Following a stroke, about two-thirds of survivors receive some type rehabilitation. In this second of our two-art series, we want to alleviate some of the mystery, fear and anxiety around the inpatient rehab part of the stroke recovery journey.
A few years ago, several new anticoagulants were approved by the FDA. Because they are easier to use, with fewer side effects, their popularity has surged — but they aren’t entirely without risk.
Stroke can be life-altering. While many of the risk factors of stroke are modifiable, scientists are beginning to work with individuals, like you, to look closer at other factors, such as genetics, diet, daily routines, and the environment.
Understanding the purpose, potential side effects and risks of not taking your medicines as directed is important, whether they’re prescribed or over the counter. Let’s look at some of the most common medication therapies recommended following an ischemic stroke.
Our lives today are not at all what we expected prior to the event. They are different, but in so many ways, better than what we expected. Each day is filled with the joy and peace of knowing that although we did not choose this path, we did make a conscious choice to do it well.
Stroke can change a survivor’s personality. “If our relationships are like a dance, when personality changes, when someone fundamentally changes their dance steps, that requires other family members to change their dance steps as well.”
The type of rehabilitation and support systems a survivor receives at discharge can strongly influence health outcomes and recovery. In this, the first part of a two-part series on stroke rehab, we offer guidance for the decision-making process required when it’s time to leave the hospital.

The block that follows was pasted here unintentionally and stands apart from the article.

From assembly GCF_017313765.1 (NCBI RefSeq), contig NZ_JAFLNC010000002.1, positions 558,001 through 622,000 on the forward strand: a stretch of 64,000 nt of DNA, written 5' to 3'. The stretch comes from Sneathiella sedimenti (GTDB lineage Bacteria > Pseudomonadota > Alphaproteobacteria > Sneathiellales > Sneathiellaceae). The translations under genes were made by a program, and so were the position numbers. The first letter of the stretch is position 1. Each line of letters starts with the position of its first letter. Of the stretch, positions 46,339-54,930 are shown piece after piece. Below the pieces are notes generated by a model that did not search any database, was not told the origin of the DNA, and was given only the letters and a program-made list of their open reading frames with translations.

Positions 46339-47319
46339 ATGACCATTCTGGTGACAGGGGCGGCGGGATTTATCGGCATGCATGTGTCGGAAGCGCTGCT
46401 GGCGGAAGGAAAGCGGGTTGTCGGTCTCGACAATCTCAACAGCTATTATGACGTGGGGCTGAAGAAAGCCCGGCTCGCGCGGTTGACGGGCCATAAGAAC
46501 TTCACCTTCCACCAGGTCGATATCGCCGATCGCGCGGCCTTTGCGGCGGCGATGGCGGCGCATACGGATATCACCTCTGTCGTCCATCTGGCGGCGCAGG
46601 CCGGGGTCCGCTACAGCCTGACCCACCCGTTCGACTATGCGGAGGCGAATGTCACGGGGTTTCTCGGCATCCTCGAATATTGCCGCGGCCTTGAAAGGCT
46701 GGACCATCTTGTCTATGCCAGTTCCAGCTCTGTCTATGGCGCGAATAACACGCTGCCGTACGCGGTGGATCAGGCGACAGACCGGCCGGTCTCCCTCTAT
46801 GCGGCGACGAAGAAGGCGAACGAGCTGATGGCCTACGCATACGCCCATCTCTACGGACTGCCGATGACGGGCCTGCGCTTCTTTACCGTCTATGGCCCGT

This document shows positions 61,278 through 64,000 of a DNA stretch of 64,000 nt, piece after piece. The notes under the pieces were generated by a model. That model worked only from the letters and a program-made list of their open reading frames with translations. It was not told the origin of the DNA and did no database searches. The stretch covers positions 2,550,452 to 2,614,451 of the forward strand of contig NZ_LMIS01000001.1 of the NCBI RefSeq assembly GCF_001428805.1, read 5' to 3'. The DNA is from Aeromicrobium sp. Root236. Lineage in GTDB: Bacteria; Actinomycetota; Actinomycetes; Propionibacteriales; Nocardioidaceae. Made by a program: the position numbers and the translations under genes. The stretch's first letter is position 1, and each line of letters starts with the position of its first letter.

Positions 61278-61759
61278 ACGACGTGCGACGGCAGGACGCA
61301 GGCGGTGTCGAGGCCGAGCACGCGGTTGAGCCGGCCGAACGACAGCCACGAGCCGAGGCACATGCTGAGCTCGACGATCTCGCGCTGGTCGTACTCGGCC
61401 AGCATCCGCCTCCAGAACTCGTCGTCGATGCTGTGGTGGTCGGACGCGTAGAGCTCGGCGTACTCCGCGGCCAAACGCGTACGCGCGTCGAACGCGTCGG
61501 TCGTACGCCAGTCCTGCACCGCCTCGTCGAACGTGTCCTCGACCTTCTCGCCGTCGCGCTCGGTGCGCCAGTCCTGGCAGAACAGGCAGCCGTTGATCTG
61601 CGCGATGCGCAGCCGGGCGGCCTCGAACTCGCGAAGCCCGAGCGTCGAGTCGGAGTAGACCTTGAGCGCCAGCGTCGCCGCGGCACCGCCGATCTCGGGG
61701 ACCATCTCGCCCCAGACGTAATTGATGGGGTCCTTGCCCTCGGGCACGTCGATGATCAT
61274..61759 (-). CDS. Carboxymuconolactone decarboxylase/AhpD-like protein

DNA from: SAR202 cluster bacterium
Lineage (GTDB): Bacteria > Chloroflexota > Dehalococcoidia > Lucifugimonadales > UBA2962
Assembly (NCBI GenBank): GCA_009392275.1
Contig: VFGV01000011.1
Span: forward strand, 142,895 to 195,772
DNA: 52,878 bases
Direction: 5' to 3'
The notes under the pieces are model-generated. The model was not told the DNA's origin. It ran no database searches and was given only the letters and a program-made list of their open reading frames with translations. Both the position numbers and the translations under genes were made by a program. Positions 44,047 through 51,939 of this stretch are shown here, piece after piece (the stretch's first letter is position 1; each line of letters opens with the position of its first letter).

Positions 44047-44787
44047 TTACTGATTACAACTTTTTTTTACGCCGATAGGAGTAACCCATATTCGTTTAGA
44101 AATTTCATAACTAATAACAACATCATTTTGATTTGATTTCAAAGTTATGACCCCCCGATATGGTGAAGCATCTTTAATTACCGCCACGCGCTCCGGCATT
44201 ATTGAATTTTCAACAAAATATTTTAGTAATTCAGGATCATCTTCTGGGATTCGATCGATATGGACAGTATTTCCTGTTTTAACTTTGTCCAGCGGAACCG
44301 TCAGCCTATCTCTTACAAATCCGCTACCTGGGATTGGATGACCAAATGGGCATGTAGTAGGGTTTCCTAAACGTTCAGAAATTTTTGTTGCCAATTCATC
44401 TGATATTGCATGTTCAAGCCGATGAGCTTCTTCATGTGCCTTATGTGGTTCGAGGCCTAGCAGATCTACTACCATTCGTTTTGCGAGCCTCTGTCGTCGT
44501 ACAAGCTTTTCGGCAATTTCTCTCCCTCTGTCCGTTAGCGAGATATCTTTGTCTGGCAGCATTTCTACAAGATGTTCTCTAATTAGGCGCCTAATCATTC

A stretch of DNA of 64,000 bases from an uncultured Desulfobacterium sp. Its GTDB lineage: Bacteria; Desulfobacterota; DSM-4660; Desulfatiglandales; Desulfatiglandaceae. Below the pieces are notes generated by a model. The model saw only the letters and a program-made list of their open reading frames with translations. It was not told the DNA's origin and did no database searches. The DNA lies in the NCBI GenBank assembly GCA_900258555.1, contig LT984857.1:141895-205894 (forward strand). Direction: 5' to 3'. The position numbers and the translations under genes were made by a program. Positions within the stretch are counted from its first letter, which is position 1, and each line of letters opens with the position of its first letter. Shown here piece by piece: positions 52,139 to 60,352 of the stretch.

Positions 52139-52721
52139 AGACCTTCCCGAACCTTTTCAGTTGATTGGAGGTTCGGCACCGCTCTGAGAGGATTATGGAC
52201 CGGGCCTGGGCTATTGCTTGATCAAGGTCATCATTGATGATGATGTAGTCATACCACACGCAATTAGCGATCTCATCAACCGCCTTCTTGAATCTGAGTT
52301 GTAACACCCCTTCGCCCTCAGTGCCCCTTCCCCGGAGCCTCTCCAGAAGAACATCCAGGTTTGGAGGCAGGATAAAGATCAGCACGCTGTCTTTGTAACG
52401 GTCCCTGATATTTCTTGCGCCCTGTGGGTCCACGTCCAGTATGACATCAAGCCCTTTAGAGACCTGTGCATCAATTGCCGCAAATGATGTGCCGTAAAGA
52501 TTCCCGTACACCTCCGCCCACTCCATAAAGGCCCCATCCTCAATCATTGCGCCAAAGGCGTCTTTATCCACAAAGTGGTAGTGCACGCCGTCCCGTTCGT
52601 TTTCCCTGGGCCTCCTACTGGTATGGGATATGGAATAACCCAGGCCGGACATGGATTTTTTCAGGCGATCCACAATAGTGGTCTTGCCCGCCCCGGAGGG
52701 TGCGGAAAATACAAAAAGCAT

The temporal lobe has several functions, mainly involved with memory, perception and language.
Stroke is unpredictable, but one extremely common effect of stroke is fatigue. Some studies indicate that as many as 70 percent of survivors experience fatigue at some time following their stroke.
It can sometimes be hard for family and friends to recognize how much post-stroke fatigue may be affecting a survivor. We’ve created a quick-reference sheet that you can share with family and friends to help them better understand.
Mary and Reed Harris have been partners in Reed’s stroke recovery for nearly ten years. Personal relationships rely on communication so Reed’s global aphasia was met with more than a few challenges. They share their story, tips and advice to others for living with the effects of aphasia day-to-day.
Speech language pathologist Beth Crawford offers practical tips for families living with different forms of post-stroke aphasia.